Statistics is the proving ground of economic theory. A large share of the economic literature is devoted
to comparing the predictions of theory to the data that we observe in practice. Statistics is also a very
practical field. Businesses and governments frequently analyze data to understand market trends and make
With the growth of computing technology, we can now collect and analyze far more data than we ever could before.
It's no longer sufficient for an accountant to add, subtract and compute the bottom line.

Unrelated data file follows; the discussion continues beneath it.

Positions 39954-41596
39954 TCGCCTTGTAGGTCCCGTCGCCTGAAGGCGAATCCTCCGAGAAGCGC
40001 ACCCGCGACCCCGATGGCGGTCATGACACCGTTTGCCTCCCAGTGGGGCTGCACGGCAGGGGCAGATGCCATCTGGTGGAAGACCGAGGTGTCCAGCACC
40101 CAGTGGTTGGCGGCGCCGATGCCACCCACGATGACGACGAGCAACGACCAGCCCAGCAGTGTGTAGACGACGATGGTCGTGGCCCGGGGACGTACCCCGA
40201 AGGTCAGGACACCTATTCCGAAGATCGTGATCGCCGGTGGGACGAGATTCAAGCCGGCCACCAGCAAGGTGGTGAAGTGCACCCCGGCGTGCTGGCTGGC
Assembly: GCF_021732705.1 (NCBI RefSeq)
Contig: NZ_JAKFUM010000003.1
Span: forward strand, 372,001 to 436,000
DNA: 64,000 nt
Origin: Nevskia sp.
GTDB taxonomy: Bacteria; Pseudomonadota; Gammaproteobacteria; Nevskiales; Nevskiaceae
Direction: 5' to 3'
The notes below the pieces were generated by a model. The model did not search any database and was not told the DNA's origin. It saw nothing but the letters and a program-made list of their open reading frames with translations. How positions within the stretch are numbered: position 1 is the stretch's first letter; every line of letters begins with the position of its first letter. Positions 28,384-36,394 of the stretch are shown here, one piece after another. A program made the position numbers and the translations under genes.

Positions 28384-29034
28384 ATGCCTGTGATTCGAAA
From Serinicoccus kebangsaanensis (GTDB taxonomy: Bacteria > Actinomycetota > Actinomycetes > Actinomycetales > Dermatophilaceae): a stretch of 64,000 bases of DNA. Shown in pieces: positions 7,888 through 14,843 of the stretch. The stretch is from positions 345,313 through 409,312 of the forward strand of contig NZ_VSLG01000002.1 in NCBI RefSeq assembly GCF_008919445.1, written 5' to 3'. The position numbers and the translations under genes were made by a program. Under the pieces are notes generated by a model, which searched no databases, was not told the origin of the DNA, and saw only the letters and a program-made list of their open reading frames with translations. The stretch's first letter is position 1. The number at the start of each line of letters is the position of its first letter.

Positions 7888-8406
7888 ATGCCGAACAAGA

Today, decisionmakers want to know "what the numbers mean." For that knowledge, they turn to statistics.
what you will learn
Statistics is an introductory course in data analysis, so you will learn how to organize numeric data
and construct hypothesis tests. And as you do, you will learn how to distinguish between honest and
dishonest uses of statistics.
Properly constructed statistics help us better understand the world we live in and help us
make better decisions. Dishonestly constructed statistics trick the public into making bad decisions.
A good understanding of statistics will help you recognize and avoid such deceit.